August 17, 2020

# When is necessary sufficient?

## Researchers provide the key to an algorithm for finding integer solutions to certain polynomial equations.

**In 1900, Hilbert famously challenged researchers to design an algorithm that could say whether or not a polynomial equation with integer coefficients has an integer solution. We now know that this, his so-called tenth problem, is in general impossible. However, a new theorem by Institute of Science and Technology Austria (IST Austria) Professor Tim Browning and his coauthors, Professor Pierre Le Boudec at the University of Basel and Professor Will Sawin at Columbia University, has provided the key to creating such an algorithm for nearly all polynomials whose number of variables is greater than their degree. In so doing, they almost entirely resolve a central conjecture in number theory. Their results have been announced on arXiv.org and submitted for publication.**

Polynomials with integer coefficients and the integer solutions thereof—known as *Diophantine equations*—have been studied at least as far back as the Babylonians, and continue to fascinate us today. One example involves solutions to the equation *x*^{3}+*y*^{3}+*z*^{3}=*k*, for integer values of *k*. Mathematicians spent decades looking for integer solutions for *k* less than 100; only last year were the final few *k*<100 solved. Though finding specific integer solutions to given polynomial equations is an exciting area, the very *existence* of solutions is also an important question.

If a polynomial equation does have integer solutions, two conditions must hold, one having to do with solutions that are real numbers, the other with divisibility by integers. A central conjecture in number theory, proposed in 2001, suggested that if the number of variables (call this number *n*) of a polynomial is greater than the degree (call this number *d*), then passing these two tests almost always means there exists an integer solution. “In a way, the conjecture describes when necessary local properties—the two tests—are sufficient to make global statements about solvability,” explains Browning.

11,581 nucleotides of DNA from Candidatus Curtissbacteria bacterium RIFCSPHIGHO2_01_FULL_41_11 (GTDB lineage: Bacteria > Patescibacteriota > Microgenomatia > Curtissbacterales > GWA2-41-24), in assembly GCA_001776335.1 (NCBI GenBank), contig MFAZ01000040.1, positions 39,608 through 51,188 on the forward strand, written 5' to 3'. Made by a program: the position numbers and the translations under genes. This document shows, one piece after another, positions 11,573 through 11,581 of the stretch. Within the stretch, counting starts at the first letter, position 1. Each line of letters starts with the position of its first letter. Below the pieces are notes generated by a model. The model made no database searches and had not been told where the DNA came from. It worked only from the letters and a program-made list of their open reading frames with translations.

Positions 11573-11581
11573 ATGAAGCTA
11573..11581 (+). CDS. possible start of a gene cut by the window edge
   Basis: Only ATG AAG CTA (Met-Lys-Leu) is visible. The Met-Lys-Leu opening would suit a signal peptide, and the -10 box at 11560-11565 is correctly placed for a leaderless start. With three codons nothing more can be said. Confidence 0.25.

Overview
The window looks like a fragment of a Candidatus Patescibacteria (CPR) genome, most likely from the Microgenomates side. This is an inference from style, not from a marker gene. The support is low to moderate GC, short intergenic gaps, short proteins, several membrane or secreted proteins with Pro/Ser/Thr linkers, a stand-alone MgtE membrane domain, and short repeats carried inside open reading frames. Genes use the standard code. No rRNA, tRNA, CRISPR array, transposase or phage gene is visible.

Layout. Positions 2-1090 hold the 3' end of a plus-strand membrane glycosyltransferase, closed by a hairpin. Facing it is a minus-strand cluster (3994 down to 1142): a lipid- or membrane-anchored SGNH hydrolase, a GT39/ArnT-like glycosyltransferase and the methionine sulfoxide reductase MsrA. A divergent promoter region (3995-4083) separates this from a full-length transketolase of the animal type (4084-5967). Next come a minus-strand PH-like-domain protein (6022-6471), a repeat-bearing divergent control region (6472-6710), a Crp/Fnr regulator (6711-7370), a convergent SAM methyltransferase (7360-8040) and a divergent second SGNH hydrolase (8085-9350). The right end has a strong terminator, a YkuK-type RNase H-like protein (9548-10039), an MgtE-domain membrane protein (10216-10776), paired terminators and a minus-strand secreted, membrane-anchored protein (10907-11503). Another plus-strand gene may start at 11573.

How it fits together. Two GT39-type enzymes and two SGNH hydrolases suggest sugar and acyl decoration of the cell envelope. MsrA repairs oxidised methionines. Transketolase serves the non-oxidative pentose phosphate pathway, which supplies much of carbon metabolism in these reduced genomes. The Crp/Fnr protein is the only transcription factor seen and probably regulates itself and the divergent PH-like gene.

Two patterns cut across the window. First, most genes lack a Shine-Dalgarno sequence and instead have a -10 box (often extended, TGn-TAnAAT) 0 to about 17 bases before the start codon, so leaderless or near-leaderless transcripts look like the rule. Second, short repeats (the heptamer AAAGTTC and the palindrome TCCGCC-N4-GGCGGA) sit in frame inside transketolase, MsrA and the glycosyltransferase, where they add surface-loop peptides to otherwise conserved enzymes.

“I first heard about this problem just after I had finished my PhD, and it’s been on my mind ever since,” recalls Browning. Real progress came only 16 years later, when Browning and Le Boudec had the idea to look at the size of a typical solution. “The idea was that if the expected size of a solution is too large, then it was probably the case that there isn’t a solution at all,” Browning explains. Using this, the two were able to prove a large part of the conjecture but they still could not address infinitely many polynomials that passed the two tests. Unwilling to settle for this, the two started collaborating with their third coauthor, Will Sawin, who helped to build the two tests much more efficiently into the argument.

In the end, Browning and his coauthors proved the conjecture to be true in all cases except when *n=*4 and *d=*3, a family known as cubic surfaces. The team’s theorem can be combined with an algorithm that decides whether a polynomial passes the two tests mentioned above. Together, they give strong evidence that there is an algorithm deciding whether or not a typical polynomial with *n*>*d* has integer solutions.

Browning and his group continue to study cubic surfaces, among other Diophantine equations. Together, they seek to understand what polynomials pass the two tests above, but fail to have integer solutions. It is conjectured that a third test—the Brauer-Manin obstruction—is sufficient to explain the remaining cases; Browning and his group are working to resolve this conjecture. “While not achieving Hilbert’s impossible dream, it is possibly as close as we can get for integer solutions,” Browning adds.

**Publication**

T. Browning, P. Le Boudec, and W. Sawin. 2020. *The Hasse principle for random Fano hypersurfaces*. arXiv:2006.02356.

**Links**

Browning’s Numberphile videos (on the *x*^{3}+*y*^{3}+*z*^{3}=*k* problem):